The National Ground Water Assn. (NGWA) announced that ...
Having made the final payment on dam construction in the 1970s, farmers in the Elephant Butte Irrigation District said they have a vested interest in the Elephant Butte Reservoir.
This vested interest was a strong argument that helped bring about the Rio Grande Project agreement last week to relinquish 122,500 acre feet of "credit water" from the Elephant Butte Reservoir into the EBID, El Paso Water Conservation District No. 1 and Juarez Irrigation District.
The three irrigation districts make up the "Texas section" of the compact that extends south from the Elephant Butte Dam.
The Colorado and New Mexico sections have 217,900 acre-feet of credit water in the Elephant Butte Reservoir that was stored during years of ample snowpack runoff. But the water could not be released into the Texas section until the other two compact entities agreed to relinquish it.
The EBID involvement in the Rio Grande Compact goes back to 1904, when the Elephant Butte Water Users Association was formed to provide and distribute water to the shareholders' lands.
The Rio Grande Project was authorized in 1905 as a Bureau of Reclamation Project under the authority the Reclamation Act of 1902 to construct a dam on the Rio Grande. That same year, Congress approved the Rio Grande Reclamation Project Act, and in 1906, the United States and Mexico agreed to an international treaty that stipulated a delivery of 60,000 acre-feet of water annually from the Rio Grande to Juarez.
In 1906, the Elephant Butte Water Users Association and the El Paso Valley Water Users Association agreed to a construction contract that required shareholders to pay for the construction of the irrigation system. The Elephant Butte Dam construction was completed in 1916.
During the construction planning, the government also decided to organize a tri-state compact between New Mexico, Texas and Chihuahua, Mexico, to provide equitable irrigation in the Lower Rio Grande Basin. The agreements led to the Rio Grande Compact in 1939, involving Colorado, New Mexico and Texas.
The EBID was paid the first western U.S. irrigation district to settle its construction debt when it made its final payment in 1971, EBID Manager Gary Esslinger said.
EBID farmers bring in more revenue in the Mesilla and Hatch valleys than any other private industry, Esslinger said.
In 1986, the EBID farmers' gross revenue was $98 million. That was his last year of agricultural revenue records, but it shows the trend, Esslinger said.
From that gross, the farmers have to pay for fertilizers, herbicides, fuel, equipment servicing and labor, which turns over many times in the community. What is left is the farmers' net profit and what goes into his bank account.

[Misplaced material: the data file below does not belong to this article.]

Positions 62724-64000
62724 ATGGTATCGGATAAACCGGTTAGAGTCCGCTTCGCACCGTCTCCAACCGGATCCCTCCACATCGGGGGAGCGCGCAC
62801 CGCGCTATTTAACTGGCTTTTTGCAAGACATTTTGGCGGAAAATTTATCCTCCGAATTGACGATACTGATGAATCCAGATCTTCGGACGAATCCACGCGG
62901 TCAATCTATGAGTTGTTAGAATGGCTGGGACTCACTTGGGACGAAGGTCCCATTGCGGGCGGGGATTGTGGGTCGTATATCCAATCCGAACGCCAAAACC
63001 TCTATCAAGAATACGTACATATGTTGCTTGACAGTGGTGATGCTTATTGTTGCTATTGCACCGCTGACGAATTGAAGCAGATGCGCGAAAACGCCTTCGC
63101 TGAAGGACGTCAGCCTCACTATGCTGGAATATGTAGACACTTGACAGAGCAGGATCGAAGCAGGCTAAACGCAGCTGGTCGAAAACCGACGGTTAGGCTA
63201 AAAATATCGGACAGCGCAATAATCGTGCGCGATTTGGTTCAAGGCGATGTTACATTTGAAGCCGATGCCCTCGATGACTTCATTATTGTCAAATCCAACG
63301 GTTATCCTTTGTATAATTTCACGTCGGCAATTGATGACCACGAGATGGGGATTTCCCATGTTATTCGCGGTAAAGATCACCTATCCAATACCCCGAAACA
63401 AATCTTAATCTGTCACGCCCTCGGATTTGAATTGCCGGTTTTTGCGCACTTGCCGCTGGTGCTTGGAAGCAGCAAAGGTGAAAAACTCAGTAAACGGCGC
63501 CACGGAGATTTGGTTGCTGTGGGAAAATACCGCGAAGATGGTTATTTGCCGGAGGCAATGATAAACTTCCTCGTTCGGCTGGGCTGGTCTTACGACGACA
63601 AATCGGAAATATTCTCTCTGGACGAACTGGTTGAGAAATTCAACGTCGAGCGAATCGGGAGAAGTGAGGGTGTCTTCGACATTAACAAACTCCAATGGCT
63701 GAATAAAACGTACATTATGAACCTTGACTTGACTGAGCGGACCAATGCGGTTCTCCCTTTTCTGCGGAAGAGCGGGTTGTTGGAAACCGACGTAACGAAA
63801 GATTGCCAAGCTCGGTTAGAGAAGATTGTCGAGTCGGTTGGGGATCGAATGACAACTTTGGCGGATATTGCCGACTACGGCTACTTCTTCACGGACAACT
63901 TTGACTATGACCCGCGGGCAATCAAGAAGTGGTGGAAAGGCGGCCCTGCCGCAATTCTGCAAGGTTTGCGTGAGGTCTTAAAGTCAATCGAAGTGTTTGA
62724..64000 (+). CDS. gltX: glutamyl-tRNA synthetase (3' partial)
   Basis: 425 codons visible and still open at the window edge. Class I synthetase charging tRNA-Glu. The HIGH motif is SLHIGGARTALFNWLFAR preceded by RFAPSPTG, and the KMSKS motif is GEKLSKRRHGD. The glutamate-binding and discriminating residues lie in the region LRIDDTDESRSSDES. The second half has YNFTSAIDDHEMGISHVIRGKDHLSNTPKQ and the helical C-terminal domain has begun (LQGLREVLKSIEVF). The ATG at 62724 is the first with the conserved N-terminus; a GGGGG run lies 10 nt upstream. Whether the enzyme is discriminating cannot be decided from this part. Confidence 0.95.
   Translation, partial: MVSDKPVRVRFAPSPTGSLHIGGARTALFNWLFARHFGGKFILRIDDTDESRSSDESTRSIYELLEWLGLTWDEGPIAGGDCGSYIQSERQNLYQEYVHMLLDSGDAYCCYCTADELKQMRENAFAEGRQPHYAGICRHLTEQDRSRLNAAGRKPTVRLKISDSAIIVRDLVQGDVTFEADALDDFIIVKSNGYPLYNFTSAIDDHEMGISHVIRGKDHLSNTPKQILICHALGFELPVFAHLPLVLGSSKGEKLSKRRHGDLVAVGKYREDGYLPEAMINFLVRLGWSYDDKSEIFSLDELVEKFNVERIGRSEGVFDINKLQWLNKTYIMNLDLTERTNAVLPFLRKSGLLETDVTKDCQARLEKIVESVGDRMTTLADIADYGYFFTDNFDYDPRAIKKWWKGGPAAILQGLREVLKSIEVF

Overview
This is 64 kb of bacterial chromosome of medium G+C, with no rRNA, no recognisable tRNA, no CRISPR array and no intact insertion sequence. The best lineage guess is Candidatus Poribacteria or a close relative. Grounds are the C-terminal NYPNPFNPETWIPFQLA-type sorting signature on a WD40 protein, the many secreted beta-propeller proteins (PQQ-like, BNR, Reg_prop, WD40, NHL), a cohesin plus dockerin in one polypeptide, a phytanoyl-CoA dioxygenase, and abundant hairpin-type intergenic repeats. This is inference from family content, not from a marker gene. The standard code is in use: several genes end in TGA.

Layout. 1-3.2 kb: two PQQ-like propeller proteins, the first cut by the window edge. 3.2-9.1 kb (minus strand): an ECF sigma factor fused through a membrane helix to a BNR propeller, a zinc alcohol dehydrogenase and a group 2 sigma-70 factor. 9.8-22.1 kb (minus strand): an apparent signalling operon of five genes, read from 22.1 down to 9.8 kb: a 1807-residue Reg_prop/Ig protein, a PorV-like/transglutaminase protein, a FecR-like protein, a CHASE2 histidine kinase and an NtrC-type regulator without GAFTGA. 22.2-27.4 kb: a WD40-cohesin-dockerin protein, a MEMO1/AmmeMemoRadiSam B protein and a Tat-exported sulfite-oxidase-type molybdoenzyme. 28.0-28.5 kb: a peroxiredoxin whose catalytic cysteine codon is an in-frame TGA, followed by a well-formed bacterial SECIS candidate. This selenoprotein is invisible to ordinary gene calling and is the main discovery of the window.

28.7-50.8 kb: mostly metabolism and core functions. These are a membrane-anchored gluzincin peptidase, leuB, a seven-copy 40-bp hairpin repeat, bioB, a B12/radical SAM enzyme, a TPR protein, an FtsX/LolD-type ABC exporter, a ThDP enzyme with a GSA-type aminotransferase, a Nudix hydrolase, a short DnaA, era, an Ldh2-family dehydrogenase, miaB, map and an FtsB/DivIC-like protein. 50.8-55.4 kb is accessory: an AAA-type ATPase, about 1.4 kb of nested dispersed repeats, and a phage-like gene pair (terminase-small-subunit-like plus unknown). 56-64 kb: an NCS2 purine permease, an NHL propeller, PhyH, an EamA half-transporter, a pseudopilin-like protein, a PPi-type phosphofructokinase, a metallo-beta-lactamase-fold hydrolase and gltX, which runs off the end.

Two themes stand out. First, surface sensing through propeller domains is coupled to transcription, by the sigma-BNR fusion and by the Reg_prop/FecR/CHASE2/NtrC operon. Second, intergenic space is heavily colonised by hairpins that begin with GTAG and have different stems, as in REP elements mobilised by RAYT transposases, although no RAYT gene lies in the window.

The average 1986 crop value was $1,500 to $1,800 per acre. Vegetable crop, including chile, onions, lettuce and cabbage, exceeded $50 million in 1986.
In 1986, the EBID pecan industry contained 13,000 acres and brought in $26 million. The acreage is now 20,000 and the production value is $50 million, Esslinger said.
The 24,000 acres of alfalfa, one of the older crops and silage brought in $10 million in 1986. During the 2000s, the revenue for those two crops has doubled.
New Mexico Farm and Livestock Bureau President Mike White agreed with Gov. Bill Richardson that the water relinquishment agreement, "... is indeed a win-win agreement that protects the state's substantial agricultural resources.
"Farmers will be able to irrigate and grow our important food and fiber crops up and down the Rio Grande while preserving recreational opportunities at Elephant Butte Lake. We appreciate the efforts put forth by Gov. Richardson and his team in negotiating a viable agreement that is good news for all the stake holders."
Erik Ness, New Mexico Farm and Livestock public relations director in Las Cruces, added, "Farmers have already given up their major allotment of irrigation water this season. The farmers along the Rio Grande have already made the big sacrifices." He also reminded that the Elephant Butte Dam was construction for water storage and flood control.
"With that being said, farmers and recreation businesses will have to work together to find an equitable solution for all concerned," Ness said.
Farmers use efficient ways to irrigate their crop fields and they constantly seek better way to conserve water. No water is wasted, he said.
"We have empathy for the folks up at Truth or Consequence," Ness said. "But our No. 1 concern is for farmers who grow food. And, after all, a lot of farmers are fishermen, too.
"Farmers are going to get through this water shortage. They have in the past, and they will in the future." But the legal mandates have not changed with the drought.
"When it comes to the law, the Rio Grande Compact requires that we live within the confines of the compact," Ness said.
White referred to some new statistics from the Acequia Commission Study, which reviewed the state's economy, but in two separate sections, rural and Bernalillo County. The study dealt with Bernalillo separately because Albuquerque had such a high rate of light industry.
By including Bernalillo in the broad industry scale, agriculture ranks 12th in the state economy. But by removing Bernalillo from the ranking, agriculture is among the top four state industries, right up in the rating with construction, real estate and retail trade, including tourism, according to the commission study.